All Together Now: TCMFF 2022 Recap

It’s safe to say that I wouldn’t be here writing about movies at all if it wasn’t for Turner Classic Movies. Watching the channel sparked my interest in film, taught me more than I ever learned in school, and allowed me to see movies I might have never watched otherwise. After spending the better part of a year doing nothing but sitting at home watching TCM (thanks covid), it became more important to me than ever to, whenever it was finally safe to do so, attend my first TCM Classic Film Festival, which is typically held in the heart of Hollywood every spring. I wrote about last year’s virtual programming, held both on the channel and on HBO Max, but I was very thankful to be present at the first in-person festival since 2019 this past weekend. If you follow me on Twitter or Instagram you might have already seen my recaps of what I’ve been watching, but I wanted to write a little more about some of the movies here. Across four days I got to attend special events such as the hand-and-footprint ceremony for Lily Tomlin outside Grauman’s Chinese Theatre, which was also attended by the likes of Jane Fonda and Rita Moreno, and panels and conversations with people like child star of the 1940s, Margaret O’Brien. I also watched 17 films, five of which were rewatches but the rest of which were first time viewings for me. Some were better than others, but there truly wasn’t a movie in the line-up I didn’t like. Of course it doesn’t hurt being around such an enthusiastic crowd; I feel very confident I will never have a theater experience anywhere else where the crowd cheers after every name in the credits, applauds obscure character actors, and laughs knowingly at every passive aggressive barb that emerges from Joan Crawford’s lips. You can read more about each film I watched and the special presentations that accompanied them below.

Day 1

Poolside screening of “Fast Times at Ridgemont High” at the Hollywood Roosevelt Hotel


Venue: Pool at the Hollywood Roosevelt Hotel

Introduced by TCM host Dave Karger and actor Topher Grace

Director Amy Heckerling so had her finger on the pulse of teen life that she helmed two now-classics that encapsulated two different generations. Her 1995 “Emma” adaptation “Clueless” is a favorite comfort movie of mine, but I was surprised at how funny and clever I found “Fast Times” on this rewatch. It subscribes to the “no plot, just vibes” method, but it works thanks to the script and a collection of characters who are always compelling to watch. And they are relatable on some level, even with the heightened absurdity, thanks to the frank manner in which characters confront relationships, careers, education, and their future. It’s great seeing so many current big-name stars at the start of their career, including Jennifer Jason Leigh and Sean Penn in what I believe is still one of his most famous roles. I never even noticed until now that the one and only Nicolas Cage has a quick cameo. “Fast Times at Ridgemont High” remains a stellar 80s time capsule, and the 80s-themed pool party TCM threw to go along with it on opening night just made it that much more fun.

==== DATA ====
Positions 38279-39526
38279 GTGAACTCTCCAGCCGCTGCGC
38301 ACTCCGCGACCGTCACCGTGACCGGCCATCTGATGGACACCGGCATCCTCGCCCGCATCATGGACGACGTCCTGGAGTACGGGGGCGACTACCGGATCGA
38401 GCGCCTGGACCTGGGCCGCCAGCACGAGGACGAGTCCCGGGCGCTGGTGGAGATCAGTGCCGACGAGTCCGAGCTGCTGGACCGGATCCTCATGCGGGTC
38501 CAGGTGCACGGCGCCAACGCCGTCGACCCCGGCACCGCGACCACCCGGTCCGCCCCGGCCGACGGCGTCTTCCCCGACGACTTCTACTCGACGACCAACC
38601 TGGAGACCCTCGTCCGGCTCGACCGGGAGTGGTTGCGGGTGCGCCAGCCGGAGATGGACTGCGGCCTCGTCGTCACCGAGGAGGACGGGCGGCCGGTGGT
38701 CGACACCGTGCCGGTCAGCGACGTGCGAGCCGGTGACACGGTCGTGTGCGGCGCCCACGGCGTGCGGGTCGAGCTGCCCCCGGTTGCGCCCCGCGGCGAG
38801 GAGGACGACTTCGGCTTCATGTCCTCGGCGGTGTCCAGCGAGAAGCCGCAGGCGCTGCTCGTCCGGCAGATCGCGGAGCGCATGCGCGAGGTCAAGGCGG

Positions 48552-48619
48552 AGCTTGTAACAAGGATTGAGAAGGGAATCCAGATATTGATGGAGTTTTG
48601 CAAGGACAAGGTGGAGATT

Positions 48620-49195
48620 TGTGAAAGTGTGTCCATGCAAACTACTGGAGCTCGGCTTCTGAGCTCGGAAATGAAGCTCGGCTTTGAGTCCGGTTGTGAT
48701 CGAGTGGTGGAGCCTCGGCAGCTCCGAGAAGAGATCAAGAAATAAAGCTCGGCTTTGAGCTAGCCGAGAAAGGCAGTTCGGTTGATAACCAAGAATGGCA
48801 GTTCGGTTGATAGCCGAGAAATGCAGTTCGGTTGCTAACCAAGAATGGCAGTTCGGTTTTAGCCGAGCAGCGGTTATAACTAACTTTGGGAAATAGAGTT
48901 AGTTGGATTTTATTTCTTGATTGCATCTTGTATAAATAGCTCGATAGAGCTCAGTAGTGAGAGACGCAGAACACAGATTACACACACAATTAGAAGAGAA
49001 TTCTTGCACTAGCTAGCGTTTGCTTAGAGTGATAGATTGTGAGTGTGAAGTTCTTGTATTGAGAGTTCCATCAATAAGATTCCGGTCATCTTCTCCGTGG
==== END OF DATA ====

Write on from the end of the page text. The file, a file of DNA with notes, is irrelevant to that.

Fredric March and Janet Gaynor in “A Star is Born”

“A STAR IS BORN” (1937)

Venue: Hollywood Legion Theater

Introduced by Bernardo Rondeau, Senior Director of Film Programs at the Academy Museum of Motion Picture Arts and Sciences

The first version of this classic story of stars rising and falling has always been my favorite, but this world premiere of a new restoration knocked my socks off. “A Star is Born” is an early Technicolor film, and it fell into the public domain for a while, resulting in the circulation of a lot of really poor prints with washed-out colors. Seeing it here felt like watching it for the first time, and I was thrilled to tears as soon as the credits began to roll- I had no idea it was possible for this movie to look so clear and vibrant. The movie itself is just as beautiful as ever, sort of funny in the front half (particularly in its spot-on spoofing of the Hollywood studio system), tragic in the back half, and carried throughout by the wonderful performances by and relationship developed between Fredric March and Janet Gaynor. It was even more special watching this steps away from all the sights seen in the film, from the Hollywood Bowl to Grauman’s Chinese Theatre, where we memorably see Gaynor’s aspiring actress Esther Blodgett step off the bus and into, as the film refers to it as, the “Metropolis of Make-Believe.”

Day 2

Jane Fonda and Bruce Dern in “Coming Home”

“COMING HOME” (1973)

Venue: Hollywood Legion Theater

Introduction by TCM Host Alicia Malone and star Bruce Dern

“Coming Home” is a movie that’s been on my watchlist for a while thanks to the podcast “You Must Remember This” and a series it did on Jane Fonda a while back, so I was excited to finally check it out at the festival. It’s a moving drama a woman (Fonda) who volunteers at a hospital after her husband (Dern) heads off to fight in Vietnam, and the relationship she strikes up with bitter veteran (Jon Voight), a patient in the hospital after being paralyzed from the waist down. The film takes a very empathetic view toward all the characters, and everyone in the cast, particularly Voight, are working at the top of their game. Alicia said before the film started that she thought Dern would be an easy interview, and she was right. He possesses an obviously sharp memory and a wealth of stories, and particularly shared recollections of director Hal Ashby and how he became involved in this project.

Joan Crawford in “Queen Bee”

“QUEEN BEE” (1955)

Venue: Chinese Multiplex House 6

Introduction by author and filmmaker William Joyce